Update: This story has been altered to more clearly reflect that the reported lawsuit relates to the ongoing case brought in 2018.
It has emerged that Riot Games, maker of League of Legends and Valorant, is being sued by the California Department of Fair Employment and Housing (DFEH) and the Division of Labor Standards Enforcement following allegations of sexual harassment, gender-based pay discrimination and retaliation against female employees.
In a statement given to PC Gamer, a spokesperson for Riot Games said that the studio "does not have much to say about the state of things with the DFEH”, regarding a lawsuit filed against Riot Games earlier this year.
The statement continued: "The truth is that we see it as a legal matter dealing with the past and our team outside of legal is much more focused on the future."
The action against Riot Games has been brought to light in the wake of the high-profile action against Activision Blizzard – the Riot Games litigation notice was actually filed earlier this year on February 3, 2021 but has come to the fore after being spotted by a Reddit user.
The DFEH is the same agency that has this week filed a lawsuit against Activision Blizzard on behalf of a number of that publisher's employees.
The litigation against Riot is being brought in relation to claims surrounding “Gender discrimination in hiring, pay and promotion decisions; sexual harassment; and retaliation by Riot Games against its female employees are alleged in the case.”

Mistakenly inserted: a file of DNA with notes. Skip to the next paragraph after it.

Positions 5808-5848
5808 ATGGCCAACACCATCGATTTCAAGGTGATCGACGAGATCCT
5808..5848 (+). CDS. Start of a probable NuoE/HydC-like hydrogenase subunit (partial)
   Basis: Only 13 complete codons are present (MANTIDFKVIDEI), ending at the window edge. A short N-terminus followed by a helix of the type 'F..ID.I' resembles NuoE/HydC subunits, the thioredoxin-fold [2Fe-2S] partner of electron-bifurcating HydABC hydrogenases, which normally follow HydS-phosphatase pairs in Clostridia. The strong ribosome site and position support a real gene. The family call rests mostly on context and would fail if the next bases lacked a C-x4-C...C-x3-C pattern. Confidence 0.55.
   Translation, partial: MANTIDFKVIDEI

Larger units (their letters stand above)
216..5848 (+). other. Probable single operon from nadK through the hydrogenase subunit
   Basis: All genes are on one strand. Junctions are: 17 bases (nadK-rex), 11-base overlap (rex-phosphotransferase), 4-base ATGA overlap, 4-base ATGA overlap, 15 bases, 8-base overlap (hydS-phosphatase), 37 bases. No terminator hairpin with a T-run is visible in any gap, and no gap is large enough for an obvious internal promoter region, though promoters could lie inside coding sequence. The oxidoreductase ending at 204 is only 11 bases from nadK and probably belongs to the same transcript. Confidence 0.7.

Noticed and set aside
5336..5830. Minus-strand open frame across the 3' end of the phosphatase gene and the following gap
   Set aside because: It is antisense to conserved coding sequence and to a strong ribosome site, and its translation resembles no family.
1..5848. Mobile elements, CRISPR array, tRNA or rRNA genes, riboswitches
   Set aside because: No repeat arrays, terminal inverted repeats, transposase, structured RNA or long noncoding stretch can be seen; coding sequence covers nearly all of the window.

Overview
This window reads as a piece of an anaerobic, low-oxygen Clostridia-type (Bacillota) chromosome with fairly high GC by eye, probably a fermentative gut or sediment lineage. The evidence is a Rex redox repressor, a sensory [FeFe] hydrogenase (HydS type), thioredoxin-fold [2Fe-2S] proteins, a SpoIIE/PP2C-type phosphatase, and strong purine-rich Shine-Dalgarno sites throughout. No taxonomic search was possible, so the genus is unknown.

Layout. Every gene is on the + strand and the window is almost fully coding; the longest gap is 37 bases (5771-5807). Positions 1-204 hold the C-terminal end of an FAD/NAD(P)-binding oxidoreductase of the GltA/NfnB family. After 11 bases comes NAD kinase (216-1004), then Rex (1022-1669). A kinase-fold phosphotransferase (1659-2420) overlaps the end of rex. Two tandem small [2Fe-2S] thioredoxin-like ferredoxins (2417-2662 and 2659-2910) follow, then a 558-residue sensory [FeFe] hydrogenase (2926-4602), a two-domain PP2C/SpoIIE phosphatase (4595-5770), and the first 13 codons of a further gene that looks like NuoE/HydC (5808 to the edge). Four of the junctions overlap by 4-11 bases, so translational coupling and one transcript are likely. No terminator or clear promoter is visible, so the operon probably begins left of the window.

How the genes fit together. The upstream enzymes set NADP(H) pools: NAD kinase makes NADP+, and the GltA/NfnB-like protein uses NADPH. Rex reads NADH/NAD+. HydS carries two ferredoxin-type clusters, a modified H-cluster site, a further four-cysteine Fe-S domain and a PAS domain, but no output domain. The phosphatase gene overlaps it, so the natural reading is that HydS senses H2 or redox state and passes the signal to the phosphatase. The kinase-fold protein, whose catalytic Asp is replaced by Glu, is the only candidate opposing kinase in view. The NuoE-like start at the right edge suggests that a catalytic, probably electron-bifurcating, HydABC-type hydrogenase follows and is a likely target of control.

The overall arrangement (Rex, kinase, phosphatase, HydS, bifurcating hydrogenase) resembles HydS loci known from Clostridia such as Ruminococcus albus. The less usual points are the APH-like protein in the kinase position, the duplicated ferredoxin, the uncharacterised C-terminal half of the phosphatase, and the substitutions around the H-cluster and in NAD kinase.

It also explains that “Women who signed arbitration agreements or other agreements cannot be excluded from the government’s case. It is unlawful for your employer to retaliate against you for speaking to the government, or otherwise participating or cooperating in a government proceeding."
Ongoing legal proceedings
The reference to the arbitration agreements is in regards to the earlier actions taken against Riot Games in 2018.
PC Gamer reports the 2018 class action suit, which cited harmful behaviour, the use of demeaning language and the distribution of sexually explicit imagery, is ongoing and is being represented by Genie Harrison Law.
The DFEH litigation clarifies that secondary testimony by those involved in a 2018 suit can be taken into account, originally complicated by arbitration agreements in some employees’ contracts, which stated that conflicts were to be settled through arbitration rather than litigation.
TechRadar has also independently asked Riot Games for comment, and will update this story if we receive it.